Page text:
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  • Philip Marsden

How to Make Your Mixes Translate



When we talk about making mixes translate, we often assume that all we need to do is check the sound in the car, on earbuds and a variety of monitors. This is a good last step, but if you jump into it too early or too often, you’ll be going round in circles and making your mix worse. If you’re struggling with your music not sounding right on other systems, referencing like this probably isn’t the best solution. Today I want to share with you the method I’ve used for years to guarantee that my mixes will translate. Spoiler - it’s really easy.



One advantage pro mixers have is that they know their monitoring system inside out. They mix tons of songs on it every week, so they can hear exactly where something needs to go before they even begin balancing the levels or applying effects. If you want your music to translate well, you need to develop this level of intentionality by learning your own monitoring like the back of your hand.


Obviously if you’re only working on your own music, you won't have a dozen songs to play with every week, but that doesn’t mean you can’t learn your monitoring just as well as a pro mixer does. Here’s what to do in two steps...



Step 1 - Invest in monitoring you can trust

90% of the time I’d recommend some really high quality headphones over studio monitors. If you don’t have a professionally treated room, you’ll always be fighting an uphill battle when it comes to speakers. You might have heard some people saying you shouldn’t mix on headphones, but in this post I explain why that’s a load of rubbish. It’s still important to reference on speakers every now and then, but for really critical listening I’d stick with the cans. Of course, if you are willing to have your room professionally treated you might want to make studio monitors your primary system for playback.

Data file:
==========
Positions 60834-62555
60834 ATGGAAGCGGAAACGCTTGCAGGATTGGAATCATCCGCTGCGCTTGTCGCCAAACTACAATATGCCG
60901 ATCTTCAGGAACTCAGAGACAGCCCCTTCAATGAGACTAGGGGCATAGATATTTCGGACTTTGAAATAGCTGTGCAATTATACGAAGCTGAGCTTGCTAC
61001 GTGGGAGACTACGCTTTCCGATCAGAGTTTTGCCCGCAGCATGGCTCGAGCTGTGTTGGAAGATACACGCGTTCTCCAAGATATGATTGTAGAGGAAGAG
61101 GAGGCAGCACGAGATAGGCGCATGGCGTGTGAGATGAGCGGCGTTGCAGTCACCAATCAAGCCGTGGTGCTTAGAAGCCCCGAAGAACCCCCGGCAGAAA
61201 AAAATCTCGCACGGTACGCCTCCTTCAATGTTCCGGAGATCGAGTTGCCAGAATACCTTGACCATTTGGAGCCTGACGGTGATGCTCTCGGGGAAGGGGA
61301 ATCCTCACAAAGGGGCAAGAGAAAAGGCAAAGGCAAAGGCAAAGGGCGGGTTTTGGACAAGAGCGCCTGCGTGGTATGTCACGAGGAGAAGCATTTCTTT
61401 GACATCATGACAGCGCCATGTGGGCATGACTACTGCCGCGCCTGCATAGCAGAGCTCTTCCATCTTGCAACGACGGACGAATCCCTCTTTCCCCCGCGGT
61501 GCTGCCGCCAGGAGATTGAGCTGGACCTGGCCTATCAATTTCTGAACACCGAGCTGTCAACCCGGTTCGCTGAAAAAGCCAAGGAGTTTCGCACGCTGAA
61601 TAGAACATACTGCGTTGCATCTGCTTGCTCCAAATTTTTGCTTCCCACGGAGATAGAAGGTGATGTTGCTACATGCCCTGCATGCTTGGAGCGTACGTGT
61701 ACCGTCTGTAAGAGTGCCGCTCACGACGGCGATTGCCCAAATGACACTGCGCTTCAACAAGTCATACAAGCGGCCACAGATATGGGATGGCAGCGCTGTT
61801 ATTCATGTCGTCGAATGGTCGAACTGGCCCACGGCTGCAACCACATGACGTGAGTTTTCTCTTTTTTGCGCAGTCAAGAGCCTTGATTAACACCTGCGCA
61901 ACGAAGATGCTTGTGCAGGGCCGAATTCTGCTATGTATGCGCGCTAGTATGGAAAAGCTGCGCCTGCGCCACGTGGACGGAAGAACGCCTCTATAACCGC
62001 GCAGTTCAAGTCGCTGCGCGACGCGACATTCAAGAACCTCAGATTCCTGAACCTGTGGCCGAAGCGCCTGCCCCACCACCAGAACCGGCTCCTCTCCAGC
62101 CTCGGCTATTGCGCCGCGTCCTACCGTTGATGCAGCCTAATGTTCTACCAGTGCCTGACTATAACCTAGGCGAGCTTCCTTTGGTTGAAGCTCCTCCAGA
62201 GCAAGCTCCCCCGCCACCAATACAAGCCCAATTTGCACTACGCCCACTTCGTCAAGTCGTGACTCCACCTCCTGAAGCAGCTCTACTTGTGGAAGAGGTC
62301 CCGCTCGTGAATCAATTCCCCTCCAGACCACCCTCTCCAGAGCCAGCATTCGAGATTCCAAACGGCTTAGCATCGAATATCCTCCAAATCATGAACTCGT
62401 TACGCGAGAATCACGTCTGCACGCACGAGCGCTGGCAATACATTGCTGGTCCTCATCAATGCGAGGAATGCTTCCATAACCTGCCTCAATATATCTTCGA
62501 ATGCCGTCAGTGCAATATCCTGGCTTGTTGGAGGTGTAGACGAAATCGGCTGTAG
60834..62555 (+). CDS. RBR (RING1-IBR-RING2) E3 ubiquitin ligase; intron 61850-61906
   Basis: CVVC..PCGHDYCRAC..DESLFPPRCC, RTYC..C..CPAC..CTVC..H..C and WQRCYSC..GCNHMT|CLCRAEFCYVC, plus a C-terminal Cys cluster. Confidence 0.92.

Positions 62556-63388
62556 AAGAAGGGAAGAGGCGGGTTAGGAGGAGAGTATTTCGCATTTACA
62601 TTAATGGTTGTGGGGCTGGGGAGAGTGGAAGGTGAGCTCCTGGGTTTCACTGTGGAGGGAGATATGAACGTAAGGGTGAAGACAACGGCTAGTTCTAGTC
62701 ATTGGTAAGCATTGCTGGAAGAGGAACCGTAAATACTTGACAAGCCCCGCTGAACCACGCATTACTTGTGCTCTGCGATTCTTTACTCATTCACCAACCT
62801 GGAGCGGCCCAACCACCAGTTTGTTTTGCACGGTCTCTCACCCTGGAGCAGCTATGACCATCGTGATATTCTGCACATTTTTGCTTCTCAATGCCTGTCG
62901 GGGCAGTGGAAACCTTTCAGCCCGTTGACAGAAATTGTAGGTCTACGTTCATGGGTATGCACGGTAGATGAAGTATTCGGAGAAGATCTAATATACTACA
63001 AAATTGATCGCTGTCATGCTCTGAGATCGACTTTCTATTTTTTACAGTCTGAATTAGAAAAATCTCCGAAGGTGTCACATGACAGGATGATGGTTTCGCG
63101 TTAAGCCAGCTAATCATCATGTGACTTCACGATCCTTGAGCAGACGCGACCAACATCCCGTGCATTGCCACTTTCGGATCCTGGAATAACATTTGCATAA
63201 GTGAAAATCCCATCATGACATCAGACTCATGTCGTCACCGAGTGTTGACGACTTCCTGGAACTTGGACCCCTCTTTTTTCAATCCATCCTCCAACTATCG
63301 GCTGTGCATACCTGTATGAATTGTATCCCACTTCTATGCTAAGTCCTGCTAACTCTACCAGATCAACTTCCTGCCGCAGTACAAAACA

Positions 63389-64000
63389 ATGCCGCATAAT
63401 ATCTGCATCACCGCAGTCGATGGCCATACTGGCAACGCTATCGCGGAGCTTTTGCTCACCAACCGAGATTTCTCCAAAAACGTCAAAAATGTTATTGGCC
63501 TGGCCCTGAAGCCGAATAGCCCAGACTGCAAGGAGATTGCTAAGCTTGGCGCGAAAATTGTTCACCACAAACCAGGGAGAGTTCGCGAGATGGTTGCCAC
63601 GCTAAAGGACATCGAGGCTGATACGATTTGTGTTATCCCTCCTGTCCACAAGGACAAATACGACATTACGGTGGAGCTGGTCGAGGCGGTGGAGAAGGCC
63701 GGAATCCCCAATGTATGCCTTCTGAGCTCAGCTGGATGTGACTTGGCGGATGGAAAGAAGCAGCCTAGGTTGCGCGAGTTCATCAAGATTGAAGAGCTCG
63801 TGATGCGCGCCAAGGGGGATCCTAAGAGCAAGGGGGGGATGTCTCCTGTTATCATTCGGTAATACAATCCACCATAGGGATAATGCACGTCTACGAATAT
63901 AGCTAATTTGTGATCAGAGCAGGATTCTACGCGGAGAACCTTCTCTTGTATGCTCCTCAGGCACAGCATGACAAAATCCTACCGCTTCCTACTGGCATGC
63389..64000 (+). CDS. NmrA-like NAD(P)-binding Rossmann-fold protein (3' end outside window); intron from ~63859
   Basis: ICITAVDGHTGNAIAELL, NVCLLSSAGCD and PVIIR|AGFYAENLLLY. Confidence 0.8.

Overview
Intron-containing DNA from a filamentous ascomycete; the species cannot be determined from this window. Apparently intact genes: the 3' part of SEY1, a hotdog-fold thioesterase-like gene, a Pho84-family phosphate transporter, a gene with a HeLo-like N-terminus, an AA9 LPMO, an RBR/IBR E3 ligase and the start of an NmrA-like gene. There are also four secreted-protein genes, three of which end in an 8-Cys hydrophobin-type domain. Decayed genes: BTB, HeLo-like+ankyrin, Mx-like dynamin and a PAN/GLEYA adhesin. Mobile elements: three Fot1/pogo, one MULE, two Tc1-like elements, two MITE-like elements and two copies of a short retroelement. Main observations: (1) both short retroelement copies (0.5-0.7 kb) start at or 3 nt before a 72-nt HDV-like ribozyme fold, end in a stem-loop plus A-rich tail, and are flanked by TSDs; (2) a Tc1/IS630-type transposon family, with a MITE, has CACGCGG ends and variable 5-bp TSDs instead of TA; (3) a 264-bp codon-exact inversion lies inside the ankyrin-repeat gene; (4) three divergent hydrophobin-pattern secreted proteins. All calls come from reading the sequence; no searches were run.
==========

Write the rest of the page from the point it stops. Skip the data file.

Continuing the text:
Step 2- Listen to music

Sounds too easy right? But, I know for a fact that a ton of artists and producers only ever listen to their own music on their headphones/monitors. The issue with this is that if you rarely consume music on your primary pair of mixing headphones, you’ll never truly know what your mixes should be sounding like on them. This makes it difficult, or even impossible to get things to translate well because you have no clear end goal in mind. Without knowing what commercial music sounds like, where different frequencies sit and what the stereo field is usually like on your monitoring, you can’t be as intentional as you need to be. My advice is to use your mixing headphones to consume as much music as possible. Listen to them when you’re chilling out in the evening, when you’re commuting, when you’re doing chores. This way you’ll begin to learn exactly what a balanced mix will sound like on them, without even trying. It will just happen subconsciously while you listen to your favourite songs! This is exactly what I did when I was starting out in music production. I had a pair of Audio-Technica headphones and part of my evening routine was just spending an hour listening to music, purely for entertainment and a bit of me-time, but doing this meant that whenever I put them on to mix, I knew exactly what my end product should sound like. I could spend less time guessing and have a clear direction in mind from the get go. I also needed to mix in 3 different studios and occasionally away from any studio at all, so this gave me consistency no matter where I was.



Checking your mix on other systems is important, but if you only use your main monitoring (be it speakers or headphones) for creating music then you should definitely try using it for more consumption. Put on your favourite albums and enjoy them so that you can subconsciously learn what your mixes need to sound like and get better consistency, translation and overall quality from your music!



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